That’s been the line of thinking of many in the Pikes Peak region since the re-establishment of the command was announced in 2018. But that didn’t stop what became a frenzied competition for it that drew personal attention from President Donald Trump.

Even a Pentagon announcement last year that named Colorado, California and Alabama as finalists to house the command collapsed under political pressure from other would-be homes, including Florida.

A decision was supposed to be reached last summer, but was repeatedly delayed. On a campaign stop in Colorado Springs in February, Trump said he’d be making the final call.

“You are being very strongly considered for the Space Command, very strongly," Trump told a crowd of supporters who packed the Broadmoor World Arena.

Now, along with declaring Colorado Springs the provisional home, the Pentagon has said its leaders will make the decision on a preferred location sometime in early 2021, after the clamor of the 2020 presidential election has died down.

Colorado Springs Republican state Sen. Bob Gardner said that’s good news, but it is far from guaranteeing the Pikes Peak region will win out.

“I think it is an important first step, but we absolutely can’t take anything for granted,” he said.

Gardner, Waller, Williams and Lamborn are part of a coalition of politicians and business leaders who are working to ensure Colorado Springs remains the front-runner.

Gardner is working in the state Senate to secure legislation that would allow easier transfer of professional licenses and certifications for military spouses who are drawn here by the command and other military activities.

He’s also working angles from shoring up schools near the bases to guaranteeing military families who transfer in get in-state tuition discounts at public colleges and universities.

“We’re working on quality of life things,” Gardner explained.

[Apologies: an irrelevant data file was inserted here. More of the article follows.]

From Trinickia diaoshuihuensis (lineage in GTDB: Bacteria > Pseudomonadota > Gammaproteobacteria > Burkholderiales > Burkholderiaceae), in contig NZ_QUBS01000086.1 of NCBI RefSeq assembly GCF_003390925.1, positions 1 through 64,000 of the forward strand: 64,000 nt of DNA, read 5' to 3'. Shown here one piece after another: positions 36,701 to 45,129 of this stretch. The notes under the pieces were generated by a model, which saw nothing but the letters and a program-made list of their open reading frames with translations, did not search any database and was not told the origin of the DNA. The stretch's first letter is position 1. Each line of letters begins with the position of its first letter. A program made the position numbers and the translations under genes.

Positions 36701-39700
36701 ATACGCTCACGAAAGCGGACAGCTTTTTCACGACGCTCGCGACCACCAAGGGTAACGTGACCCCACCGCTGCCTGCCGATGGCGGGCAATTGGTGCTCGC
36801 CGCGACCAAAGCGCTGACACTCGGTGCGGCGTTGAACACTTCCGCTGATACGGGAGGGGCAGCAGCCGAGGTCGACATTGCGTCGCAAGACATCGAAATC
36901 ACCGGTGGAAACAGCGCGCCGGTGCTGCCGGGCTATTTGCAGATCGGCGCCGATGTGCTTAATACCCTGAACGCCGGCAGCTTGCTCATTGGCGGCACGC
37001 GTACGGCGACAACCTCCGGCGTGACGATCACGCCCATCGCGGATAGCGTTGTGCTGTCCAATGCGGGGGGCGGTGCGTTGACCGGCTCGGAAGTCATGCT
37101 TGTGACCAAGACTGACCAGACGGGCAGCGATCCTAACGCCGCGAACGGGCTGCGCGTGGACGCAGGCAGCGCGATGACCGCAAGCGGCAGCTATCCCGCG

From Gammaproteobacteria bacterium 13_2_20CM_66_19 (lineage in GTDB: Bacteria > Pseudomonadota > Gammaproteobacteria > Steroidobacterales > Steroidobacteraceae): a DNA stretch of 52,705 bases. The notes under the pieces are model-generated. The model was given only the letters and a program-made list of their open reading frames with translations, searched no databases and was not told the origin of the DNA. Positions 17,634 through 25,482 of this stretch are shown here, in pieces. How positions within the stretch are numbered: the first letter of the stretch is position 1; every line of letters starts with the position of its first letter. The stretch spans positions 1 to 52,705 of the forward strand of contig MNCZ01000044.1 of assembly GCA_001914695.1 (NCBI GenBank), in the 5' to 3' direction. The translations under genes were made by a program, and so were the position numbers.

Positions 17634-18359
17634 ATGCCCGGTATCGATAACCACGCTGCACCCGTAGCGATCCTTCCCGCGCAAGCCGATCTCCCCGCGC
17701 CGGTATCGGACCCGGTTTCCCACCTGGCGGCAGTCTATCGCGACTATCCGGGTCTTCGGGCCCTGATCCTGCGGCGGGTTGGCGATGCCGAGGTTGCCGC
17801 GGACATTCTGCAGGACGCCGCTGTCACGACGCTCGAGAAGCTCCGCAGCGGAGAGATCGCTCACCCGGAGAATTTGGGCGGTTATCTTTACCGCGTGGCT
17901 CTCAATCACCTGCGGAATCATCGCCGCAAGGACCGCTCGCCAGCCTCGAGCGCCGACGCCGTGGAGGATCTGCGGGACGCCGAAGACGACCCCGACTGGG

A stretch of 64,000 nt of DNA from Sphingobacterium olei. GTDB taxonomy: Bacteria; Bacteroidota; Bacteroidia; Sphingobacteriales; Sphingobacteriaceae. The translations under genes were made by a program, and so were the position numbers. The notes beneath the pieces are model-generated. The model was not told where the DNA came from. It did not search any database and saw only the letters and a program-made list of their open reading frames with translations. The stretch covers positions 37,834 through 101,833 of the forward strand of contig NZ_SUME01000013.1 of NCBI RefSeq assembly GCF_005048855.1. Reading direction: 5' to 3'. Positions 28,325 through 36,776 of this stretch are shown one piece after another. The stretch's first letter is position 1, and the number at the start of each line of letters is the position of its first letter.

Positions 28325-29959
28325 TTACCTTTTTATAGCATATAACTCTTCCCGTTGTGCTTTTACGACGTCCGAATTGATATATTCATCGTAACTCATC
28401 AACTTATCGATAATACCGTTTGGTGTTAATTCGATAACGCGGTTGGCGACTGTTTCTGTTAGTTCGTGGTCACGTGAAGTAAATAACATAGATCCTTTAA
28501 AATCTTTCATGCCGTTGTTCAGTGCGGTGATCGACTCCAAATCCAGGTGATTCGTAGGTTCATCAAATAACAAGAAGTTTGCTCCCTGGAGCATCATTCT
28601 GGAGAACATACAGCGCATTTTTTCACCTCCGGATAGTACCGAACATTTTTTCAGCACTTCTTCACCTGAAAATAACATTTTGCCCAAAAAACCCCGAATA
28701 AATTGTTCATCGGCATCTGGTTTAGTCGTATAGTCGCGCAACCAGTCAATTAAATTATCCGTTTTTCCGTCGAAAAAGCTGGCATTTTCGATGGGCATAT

In City Hall, Williams is working to ensure the military gets the local services it needs. The City Council also sits as the board overseeing Colorado Springs Utilities, which would deliver power and water to the command.

Waller is looking after some of that infrastructure in the form of roads and highways to the bases and is also working to make sure the Pikes Peak Workforce Center can connect military families to local jobs.

Lamborn, who serves as the ranking Republican on the House Armed Services Committee’s panel that oversees readiness and military construction work, said he’s trying to use the power he’s amassed during 14 years in office to steer the command here. He's already worked to get a $148 million space operations center that's set to be under construction later this year at Schriever Air Force Base.

He said he can use that same influence to block projects for likely competitors who could seek new military construction to lure away the command.

“I can be on the offense or the defense,” Lamborn said. “If I see a proposal from a (competing city) I can go after that tooth and nail and do my best to see that never sees the light of day.”

But all the plans that are underway could come up empty if Colorado Springs can’t come up with an effective way to show them off at the Pentagon.

And Renuart said the city will need to show the Pentagon more than some new pavement and a few policies that are military friendly.

Colorado Springs, the general said, must make the same kind of long-term commitment to the command that it seeks from the Pentagon to keep the command here.

He said programs to build a nation-leading space workforce and a plan to house all those space troops in homes they can afford must be part of the city’s offer.

“We can commit from a state perspective to the investment it will take to keep this command,” he said

Contact Tom Roeder: 636-0240

Twitter: @xroederx

Senior Military Editor

Tom Roeder is the Gazette's senior military editor. In Colorado Springs since 2003, Tom covers seven military installations in Colorado, including five in the Pikes Peak region. His main job, though, is being dad to two great kids.